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Spc. Moises Becerra of Eugene, Ore., and Company C, 2nd Battalion, 162nd Infantry Regiment, keeps watch Monday from inside his turret atop a Humvee outside of the Palestine Hotel in downtown Baghdad. Monday's handover of power to the new Iraqi government caused soldiers outside the hotel to be on high alert.
Spc. Moises Becerra of Eugene, Ore., and Company C, 2nd Battalion, 162nd Infantry Regiment, keeps watch Monday from inside his turret atop a Humvee outside of the Palestine Hotel in downtown Baghdad. Monday's handover of power to the new Iraqi government caused soldiers outside the hotel to be on high alert. (Jessica Inigo / S&S)
Spc. Moises Becerra of Eugene, Ore., and Company C, 2nd Battalion, 162nd Infantry Regiment, keeps watch Monday from inside his turret atop a Humvee outside of the Palestine Hotel in downtown Baghdad. Monday's handover of power to the new Iraqi government caused soldiers outside the hotel to be on high alert.
Spc. Moises Becerra of Eugene, Ore., and Company C, 2nd Battalion, 162nd Infantry Regiment, keeps watch Monday from inside his turret atop a Humvee outside of the Palestine Hotel in downtown Baghdad. Monday's handover of power to the new Iraqi government caused soldiers outside the hotel to be on high alert. (Jessica Inigo / S&S)
Spc. Victor Zayas of the Company C, 2nd Battalion, 162nd Infantry Regiment, stands guard next to his Humvee in front of the Palestine Hotel.
Spc. Victor Zayas of the Company C, 2nd Battalion, 162nd Infantry Regiment, stands guard next to his Humvee in front of the Palestine Hotel. (Jessica Inigo / S&S)

BAGHDAD — Soldiers in downtown Baghdad said Monday they were surprised to learn the Iraqi handover came two days earlier than expected.

The soldiers, members of the Oregon Army National Guard, added that they hoped the surprise move derailed any terror plans being made by insurgents who oppose the new government.

“I thought it absolutely took the wind out of their sails,” said Spc. Victor Zayas of Company C, 2nd Battalion, 162nd Infantry Regiment.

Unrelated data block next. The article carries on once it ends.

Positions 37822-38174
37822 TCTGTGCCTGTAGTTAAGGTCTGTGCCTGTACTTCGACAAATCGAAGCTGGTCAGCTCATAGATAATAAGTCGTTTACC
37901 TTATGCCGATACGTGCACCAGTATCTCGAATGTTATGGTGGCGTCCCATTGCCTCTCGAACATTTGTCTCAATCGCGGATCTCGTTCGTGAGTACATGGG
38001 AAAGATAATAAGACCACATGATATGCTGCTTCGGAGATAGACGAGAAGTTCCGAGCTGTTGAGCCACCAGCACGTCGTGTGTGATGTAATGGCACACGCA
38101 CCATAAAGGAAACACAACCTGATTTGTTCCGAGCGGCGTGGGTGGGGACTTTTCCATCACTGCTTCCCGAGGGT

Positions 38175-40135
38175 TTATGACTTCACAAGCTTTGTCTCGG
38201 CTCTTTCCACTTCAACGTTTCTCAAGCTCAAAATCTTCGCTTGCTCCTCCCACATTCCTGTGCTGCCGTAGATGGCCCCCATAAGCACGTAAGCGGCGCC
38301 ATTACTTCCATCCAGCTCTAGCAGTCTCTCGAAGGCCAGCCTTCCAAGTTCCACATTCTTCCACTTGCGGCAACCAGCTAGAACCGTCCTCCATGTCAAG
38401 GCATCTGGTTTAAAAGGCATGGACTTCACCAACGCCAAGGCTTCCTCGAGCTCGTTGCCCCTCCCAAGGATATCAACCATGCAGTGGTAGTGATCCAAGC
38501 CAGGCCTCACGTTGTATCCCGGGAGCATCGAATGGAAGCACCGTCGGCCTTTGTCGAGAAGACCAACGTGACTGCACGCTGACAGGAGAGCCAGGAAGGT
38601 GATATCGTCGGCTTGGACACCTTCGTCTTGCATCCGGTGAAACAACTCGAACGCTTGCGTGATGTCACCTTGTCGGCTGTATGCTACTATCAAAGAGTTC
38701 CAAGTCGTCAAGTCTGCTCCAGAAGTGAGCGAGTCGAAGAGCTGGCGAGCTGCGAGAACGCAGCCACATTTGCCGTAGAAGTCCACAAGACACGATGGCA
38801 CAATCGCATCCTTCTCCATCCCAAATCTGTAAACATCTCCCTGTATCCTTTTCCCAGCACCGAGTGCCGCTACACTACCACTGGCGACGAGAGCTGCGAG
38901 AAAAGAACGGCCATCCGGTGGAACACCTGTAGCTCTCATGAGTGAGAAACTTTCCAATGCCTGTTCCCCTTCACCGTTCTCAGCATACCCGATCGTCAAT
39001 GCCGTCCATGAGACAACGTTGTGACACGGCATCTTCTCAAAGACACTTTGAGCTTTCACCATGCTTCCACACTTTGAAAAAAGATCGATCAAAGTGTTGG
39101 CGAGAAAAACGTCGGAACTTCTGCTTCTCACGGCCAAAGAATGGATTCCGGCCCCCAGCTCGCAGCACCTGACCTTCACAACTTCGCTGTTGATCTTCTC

“I think they were trying to plan a big last stand or terror event and this just took it away from them.”

The Coalition Provisional Authority, which has been running Iraq since the 2003 overthrow of Saddam Hussein, had planned to hand over authority on Wednesday to Iraq’s new provisional government.

But the CPA instead transferred power during a brief ceremony at 10:26 a.m. Monday at Prime Minister Iyad Allawi’s office inside the heavily guarded Green Zone.

Soldiers guarding the Palestine and Sheraton hotels, where many foreign contractors and media are staying, noted that the handover did not mean a stop to business for the U.S. military.

“The handover is going to be slow,” said Sgt. Eric Marsonette, 34, of Eugene, Ore. “If it happens too fast, it’s going to be a shock to the [Iraqi] people.

“When the military pulls out, that’s going to be the hardest time for them.”

The troops said they were preparing for increased violence on Wednesday when the handover was supposed to take place.

On Monday, they said they found out just 10 minutes before it occurred that the event was moved up.

People who were trying to get into the hotels on Monday were slowed by increased security measures. They were searched more thoroughly than usual by soldiers and Iraqi security personnel and were asked what business they had at the hotels, according to Sgt. Brian Hambright.

“During the handover and after the ceremony, I thought terrorists were going to do something,” said Hambright, 33, of Springfield, Ore. “We just made plans for chaos.”

After the ceremony, the Coalition Provisional Authority ceased to exist, according to Shane Wolfe, spokesman for the U.S. Embassy in Iraq, formerly the CPA.

“They [CPA] were the authorized administration during the occupation,” Wolfe said. “The occupation doesn’t exist anymore, and the CPA ceased to exist after the handover was announced.”

While most of the soldiers guarding the downtown hotels said they were anticipating trouble, one said he hoped the hype would not live up to expectations.

“People have been expecting all hell to break loose, like when the year 2000 came,” said Spc. Moises Becerra of Eugene, Ore. “But nothing happened then.

“We won’t know until tomorrow, but we’ll be prepared as always.”

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